Wednesday, 1 February 2017

The Confessional. Part 72.

Theory and practice of the confessional by Caspar Erich Schieler, Richard Frederick Clarke

II. The material integrity, however, is not always necessary for the validity of confession and for obtaining its benefits. At times it is morally and even physically impossible, either through inculpable forgetfulness or for other reasons. Now God does not command impossibilities. Hence the Council of Trent teaches: "The remaining sins which escape the diligent inquiry of the penitent are considered as included in the same accusation," and so are forgiven, as though they had been confessed. Hence it is abundantly clear that the material integrity of the confession is not always necessary. '

III. The formal integrity is, on the other hand, always necessary for the validity of the Sacrament, and belongs to its essence.

A penitent, for instance, who out of shame conceals a mortal sin, transgresses Christ's command which obliges us to submit all mortal sins by a sincere confession to the power of the keys, incurring at the same time a mortal sin by his bad confession; such a confession cannot be valid nor have any good effect. This is also taught by the Council of Trent (L. c. cp. 5.) in the following words: "While the faithful earnestly endeavour to confess all the sins of which they are conscious, they present them to the Divine Mercy that they may all be forgiven; those, however; who do otherwise and knowingly conceal sins, present nothing to God's goodness to be forgiven through the priest. If the sick man is ashamed to show his wounds to the physician, the latter cannot cure what is unknown to him." (Trid. 1. c. cp. 5. Compare Palmieri, 1. c. Thes. XXXIII ; Gury, 1. c.)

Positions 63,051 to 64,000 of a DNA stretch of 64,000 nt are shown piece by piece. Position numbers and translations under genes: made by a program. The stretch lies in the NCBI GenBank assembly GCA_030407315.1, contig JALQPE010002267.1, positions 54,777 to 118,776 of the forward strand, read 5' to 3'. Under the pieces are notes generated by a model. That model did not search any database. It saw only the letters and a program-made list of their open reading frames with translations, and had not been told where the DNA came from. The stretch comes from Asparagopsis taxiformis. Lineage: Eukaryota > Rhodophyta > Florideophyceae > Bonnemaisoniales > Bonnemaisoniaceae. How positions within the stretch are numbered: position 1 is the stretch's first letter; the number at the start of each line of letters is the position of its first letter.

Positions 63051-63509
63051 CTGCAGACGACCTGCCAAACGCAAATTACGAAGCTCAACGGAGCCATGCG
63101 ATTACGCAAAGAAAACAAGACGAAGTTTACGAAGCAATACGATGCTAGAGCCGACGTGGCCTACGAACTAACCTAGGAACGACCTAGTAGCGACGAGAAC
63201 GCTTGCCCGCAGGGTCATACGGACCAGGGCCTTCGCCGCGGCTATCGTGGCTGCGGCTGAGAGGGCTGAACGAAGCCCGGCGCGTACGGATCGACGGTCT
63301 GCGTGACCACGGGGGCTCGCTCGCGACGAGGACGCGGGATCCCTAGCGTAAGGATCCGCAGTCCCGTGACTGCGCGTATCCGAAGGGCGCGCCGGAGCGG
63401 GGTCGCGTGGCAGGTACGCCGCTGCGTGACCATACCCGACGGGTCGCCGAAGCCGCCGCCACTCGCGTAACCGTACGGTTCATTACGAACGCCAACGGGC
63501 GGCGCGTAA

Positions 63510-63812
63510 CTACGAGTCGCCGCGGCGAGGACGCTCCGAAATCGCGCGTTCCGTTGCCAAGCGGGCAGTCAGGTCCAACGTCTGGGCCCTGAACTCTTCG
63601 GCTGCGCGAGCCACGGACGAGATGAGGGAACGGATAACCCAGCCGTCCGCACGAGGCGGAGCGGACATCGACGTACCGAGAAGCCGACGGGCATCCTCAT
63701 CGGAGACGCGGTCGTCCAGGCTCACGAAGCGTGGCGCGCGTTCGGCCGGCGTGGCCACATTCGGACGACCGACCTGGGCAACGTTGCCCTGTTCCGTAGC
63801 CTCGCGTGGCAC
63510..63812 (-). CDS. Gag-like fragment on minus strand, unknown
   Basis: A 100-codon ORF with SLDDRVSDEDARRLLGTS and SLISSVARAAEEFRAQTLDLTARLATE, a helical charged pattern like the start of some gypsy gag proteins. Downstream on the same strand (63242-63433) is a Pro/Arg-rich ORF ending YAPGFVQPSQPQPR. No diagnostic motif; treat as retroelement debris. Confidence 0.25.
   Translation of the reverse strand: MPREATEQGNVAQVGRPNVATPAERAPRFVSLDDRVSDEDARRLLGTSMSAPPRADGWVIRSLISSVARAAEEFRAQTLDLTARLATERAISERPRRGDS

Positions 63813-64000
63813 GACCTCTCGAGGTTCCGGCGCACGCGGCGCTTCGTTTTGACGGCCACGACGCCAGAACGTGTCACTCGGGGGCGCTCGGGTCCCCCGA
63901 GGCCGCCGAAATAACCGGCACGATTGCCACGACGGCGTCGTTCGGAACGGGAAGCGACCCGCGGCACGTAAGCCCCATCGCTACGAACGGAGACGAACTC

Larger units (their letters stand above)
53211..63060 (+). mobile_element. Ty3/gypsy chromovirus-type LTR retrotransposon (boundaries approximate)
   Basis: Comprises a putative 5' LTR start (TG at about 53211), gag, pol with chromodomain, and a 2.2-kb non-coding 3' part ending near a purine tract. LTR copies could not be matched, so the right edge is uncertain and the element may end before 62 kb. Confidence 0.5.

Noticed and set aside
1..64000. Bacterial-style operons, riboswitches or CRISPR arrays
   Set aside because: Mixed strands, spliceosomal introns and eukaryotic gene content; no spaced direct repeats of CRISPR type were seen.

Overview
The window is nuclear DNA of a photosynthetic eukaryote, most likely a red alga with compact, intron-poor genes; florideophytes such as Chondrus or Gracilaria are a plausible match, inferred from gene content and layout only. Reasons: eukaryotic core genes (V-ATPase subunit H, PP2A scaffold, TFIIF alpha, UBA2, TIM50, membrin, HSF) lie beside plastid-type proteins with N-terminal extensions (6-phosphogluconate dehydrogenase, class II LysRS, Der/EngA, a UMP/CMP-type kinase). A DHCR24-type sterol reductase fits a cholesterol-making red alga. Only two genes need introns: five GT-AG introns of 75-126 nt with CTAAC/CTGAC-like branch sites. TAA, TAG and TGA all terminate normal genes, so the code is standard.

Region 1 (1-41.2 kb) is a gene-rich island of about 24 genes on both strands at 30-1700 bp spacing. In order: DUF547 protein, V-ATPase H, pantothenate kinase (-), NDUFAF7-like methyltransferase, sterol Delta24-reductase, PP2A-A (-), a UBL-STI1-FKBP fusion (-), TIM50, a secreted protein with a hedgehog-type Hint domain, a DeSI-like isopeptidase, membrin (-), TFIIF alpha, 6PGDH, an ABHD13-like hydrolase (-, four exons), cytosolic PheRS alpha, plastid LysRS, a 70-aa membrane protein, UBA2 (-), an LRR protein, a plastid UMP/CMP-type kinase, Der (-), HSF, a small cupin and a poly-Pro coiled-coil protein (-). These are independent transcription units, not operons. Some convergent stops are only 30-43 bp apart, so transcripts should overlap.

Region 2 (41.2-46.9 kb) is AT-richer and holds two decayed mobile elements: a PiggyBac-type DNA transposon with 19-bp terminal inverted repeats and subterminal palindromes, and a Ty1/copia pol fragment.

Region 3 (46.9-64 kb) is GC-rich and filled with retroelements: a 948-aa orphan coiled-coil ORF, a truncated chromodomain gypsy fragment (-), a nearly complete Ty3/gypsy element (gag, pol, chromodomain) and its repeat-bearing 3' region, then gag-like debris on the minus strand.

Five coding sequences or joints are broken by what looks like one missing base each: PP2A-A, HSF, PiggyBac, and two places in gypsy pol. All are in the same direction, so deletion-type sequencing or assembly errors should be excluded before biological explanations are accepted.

To have a perfect understanding of the preceding, we must distinguish between what is of the essence of the Sacrament and that which flows as a consequence of the divine command. When anything is wanting to the essence of the Sacrament, though the defect may be due to no fault on the part of the person, the Sacrament is invalid; if, on the contrary, there be wanting some requirement of divine precept, making the defect culpable, the Sacrament is indirectly invalid because contrition is wanting, since contrition cannot exist in any one who is in the very act of sin; if, however, the defect be inculpable, the result of forgetfulness or ignorance, the Sacrament is valid; the sins which were omitted through no fault of the penitent are indirectly forgiven by the infusion of sanctifying grace. There remains, however, the obligation of making good the defect afterwards, as we shall see later.